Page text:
4. My children watch me using the iPad and pick up little tips and hints from how I use it. This has made them so much better than I could ever be (and at the age of 9&10 that makes my heart sink, but the future looks incredible). They are incorporating little things I do into their work in ways which I’d never even thought of.
  5. I can compare two things side by side on the Apple TV using my iPad and the split screen function. Whether it be two different webpages, or using 2 apps at once. My class are adept at drafting their writing in Google Docs whilst also having the Dictionary app open on the page, correcting spellings and looking for synonyms. I know this is possible using a computer but it’s much easier on the iPad.
  6. I can use the camera to show them what I’m talking about during practical activities. This can be me pointing at things such as cuisenaire, children uploading photos and videos to @explainevrything on my iPad for me to annotate, or children filming me during science and art so it’s visible on the screen. The whole class can see without having to crowd round or struggle to get near.
  7. The behaviour has improved. This could be a combination of things. I’m never in the same place, I can be over next to disruption in seconds, and my house points on @Classdojo are a double tap away (I was always useless at remembering to give stickers and update the chart).
  8. My own knowledge and skills using the iPad have improved drastically. Because I’m using it constantly I’m noticing little things that I’m playing with and then utilising in class (e.g Keynote Live, which I’ll explain more below)
  9. I am using my iPad more and more when on courses and conferences. Because I use it in so many ways in class, I transfer those to when I’m out of the class. I used to make notes on pen and paper and then never look at them again (if I could find them. Did I mention my memory was shocking?) I then started to just tweet my thoughts and notes as I could scroll back through them which was much better. But now I use a range of apps to take in what I’m listening to. This can be standard typing, photos and videos on Google Docs, to sketchnoting (thanks @musicmind) on apps such as Paper53 and Tayasui Sketch Pro. Much more useful for visual learners like myself.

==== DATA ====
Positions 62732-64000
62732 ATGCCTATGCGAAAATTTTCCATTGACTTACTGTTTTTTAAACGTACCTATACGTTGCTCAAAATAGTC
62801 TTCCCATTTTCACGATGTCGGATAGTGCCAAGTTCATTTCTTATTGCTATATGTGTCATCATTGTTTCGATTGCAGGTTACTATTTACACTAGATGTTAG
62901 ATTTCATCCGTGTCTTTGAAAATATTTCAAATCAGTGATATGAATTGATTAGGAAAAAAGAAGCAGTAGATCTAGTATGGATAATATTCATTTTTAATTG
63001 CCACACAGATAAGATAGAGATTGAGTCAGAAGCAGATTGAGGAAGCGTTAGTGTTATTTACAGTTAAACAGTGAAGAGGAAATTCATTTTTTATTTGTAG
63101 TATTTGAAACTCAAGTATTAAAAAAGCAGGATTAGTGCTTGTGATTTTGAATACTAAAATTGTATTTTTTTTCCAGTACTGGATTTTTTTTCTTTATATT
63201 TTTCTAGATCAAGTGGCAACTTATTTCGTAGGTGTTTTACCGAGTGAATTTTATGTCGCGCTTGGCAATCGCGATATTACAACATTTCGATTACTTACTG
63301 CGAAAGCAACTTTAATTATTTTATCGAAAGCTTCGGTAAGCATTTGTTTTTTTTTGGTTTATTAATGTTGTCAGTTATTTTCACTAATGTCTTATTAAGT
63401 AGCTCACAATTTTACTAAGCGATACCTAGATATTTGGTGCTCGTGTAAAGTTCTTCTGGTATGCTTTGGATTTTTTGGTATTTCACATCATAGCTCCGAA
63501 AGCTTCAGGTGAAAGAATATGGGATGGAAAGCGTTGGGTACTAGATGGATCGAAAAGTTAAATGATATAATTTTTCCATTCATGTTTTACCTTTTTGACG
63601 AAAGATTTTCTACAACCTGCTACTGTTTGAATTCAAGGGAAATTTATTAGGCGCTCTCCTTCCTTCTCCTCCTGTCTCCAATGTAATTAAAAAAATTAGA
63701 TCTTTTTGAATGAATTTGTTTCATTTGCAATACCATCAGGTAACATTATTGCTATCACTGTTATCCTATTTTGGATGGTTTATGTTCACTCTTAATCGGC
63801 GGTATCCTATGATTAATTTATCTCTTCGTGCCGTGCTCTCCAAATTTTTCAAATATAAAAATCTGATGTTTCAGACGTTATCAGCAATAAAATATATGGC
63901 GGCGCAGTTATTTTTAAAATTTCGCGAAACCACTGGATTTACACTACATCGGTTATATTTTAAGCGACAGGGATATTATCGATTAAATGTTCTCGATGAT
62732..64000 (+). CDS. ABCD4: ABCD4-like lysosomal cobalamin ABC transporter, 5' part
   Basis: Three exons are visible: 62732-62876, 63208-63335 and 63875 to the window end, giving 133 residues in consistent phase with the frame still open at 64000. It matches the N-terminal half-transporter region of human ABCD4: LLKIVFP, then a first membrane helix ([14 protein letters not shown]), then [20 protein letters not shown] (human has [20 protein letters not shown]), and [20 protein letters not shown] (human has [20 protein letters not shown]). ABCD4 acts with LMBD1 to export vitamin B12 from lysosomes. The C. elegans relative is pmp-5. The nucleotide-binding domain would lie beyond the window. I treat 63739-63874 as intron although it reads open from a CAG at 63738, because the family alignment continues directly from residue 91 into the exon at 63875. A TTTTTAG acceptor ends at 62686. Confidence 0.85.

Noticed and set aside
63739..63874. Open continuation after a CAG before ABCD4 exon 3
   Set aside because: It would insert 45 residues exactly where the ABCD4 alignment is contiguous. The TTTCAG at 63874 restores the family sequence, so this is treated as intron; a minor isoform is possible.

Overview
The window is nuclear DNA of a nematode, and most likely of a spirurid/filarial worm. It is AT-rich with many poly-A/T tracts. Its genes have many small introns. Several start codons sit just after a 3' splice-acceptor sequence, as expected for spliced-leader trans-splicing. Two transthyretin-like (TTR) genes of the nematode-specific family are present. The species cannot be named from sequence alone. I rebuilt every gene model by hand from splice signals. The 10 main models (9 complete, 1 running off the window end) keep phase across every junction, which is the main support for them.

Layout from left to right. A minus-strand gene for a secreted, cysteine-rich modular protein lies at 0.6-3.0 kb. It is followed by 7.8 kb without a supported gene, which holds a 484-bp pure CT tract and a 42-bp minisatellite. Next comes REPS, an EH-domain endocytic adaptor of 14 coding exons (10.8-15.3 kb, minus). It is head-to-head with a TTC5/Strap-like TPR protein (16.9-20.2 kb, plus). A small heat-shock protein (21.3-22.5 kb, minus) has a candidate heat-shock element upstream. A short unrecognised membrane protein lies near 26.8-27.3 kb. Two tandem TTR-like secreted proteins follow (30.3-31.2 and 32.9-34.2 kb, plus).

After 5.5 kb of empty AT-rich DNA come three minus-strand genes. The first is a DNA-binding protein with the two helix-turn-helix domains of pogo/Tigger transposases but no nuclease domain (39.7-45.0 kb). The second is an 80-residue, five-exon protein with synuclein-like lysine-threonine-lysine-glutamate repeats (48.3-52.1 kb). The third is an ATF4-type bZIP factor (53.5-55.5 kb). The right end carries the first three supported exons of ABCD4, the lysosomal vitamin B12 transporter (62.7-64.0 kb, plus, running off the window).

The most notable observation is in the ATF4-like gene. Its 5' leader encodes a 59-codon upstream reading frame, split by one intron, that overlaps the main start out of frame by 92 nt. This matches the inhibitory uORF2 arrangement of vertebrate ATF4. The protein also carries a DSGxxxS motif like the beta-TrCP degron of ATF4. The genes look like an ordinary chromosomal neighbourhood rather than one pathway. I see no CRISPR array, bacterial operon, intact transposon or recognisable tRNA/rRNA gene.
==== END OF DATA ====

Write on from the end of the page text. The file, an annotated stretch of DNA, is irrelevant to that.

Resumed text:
My tips to make teaching with the iPad easy and efficient:

  1. Don’t over complicate things. Stick to a core range of apps. The ones I can’t do without are Keynote, Presenter 8, Book Creator, Explain Everything, Paper53 and Tayasui Sketches Pro for teaching; Class Dojo and Seesaw for management. By using them regularly for teaching, the children intuitively know how they work and use them effortlessly.
  2. Keynote, Explain Everything and a Presenter 8 by Prowise are great for preparing lessons. They do everything that Activ Primary etc can do, and more. Include photos, videos and slides easily. They are simple to make and can be done easily and discretely whilst watching the telly or in tedious meetings!
  3. Keynote Live is amazing if your class have iPads available. Press ‘play on Keynote Live’ and when the children join the slides are beamed to their iPads. You control the flow of the lesson. Great for studying images in English or maths meetings, and discussing video footage. Plus if you’re sad like me, you can pretend you’re James Bond by controlling the slidesfrom your Apple Watch (I know, I know).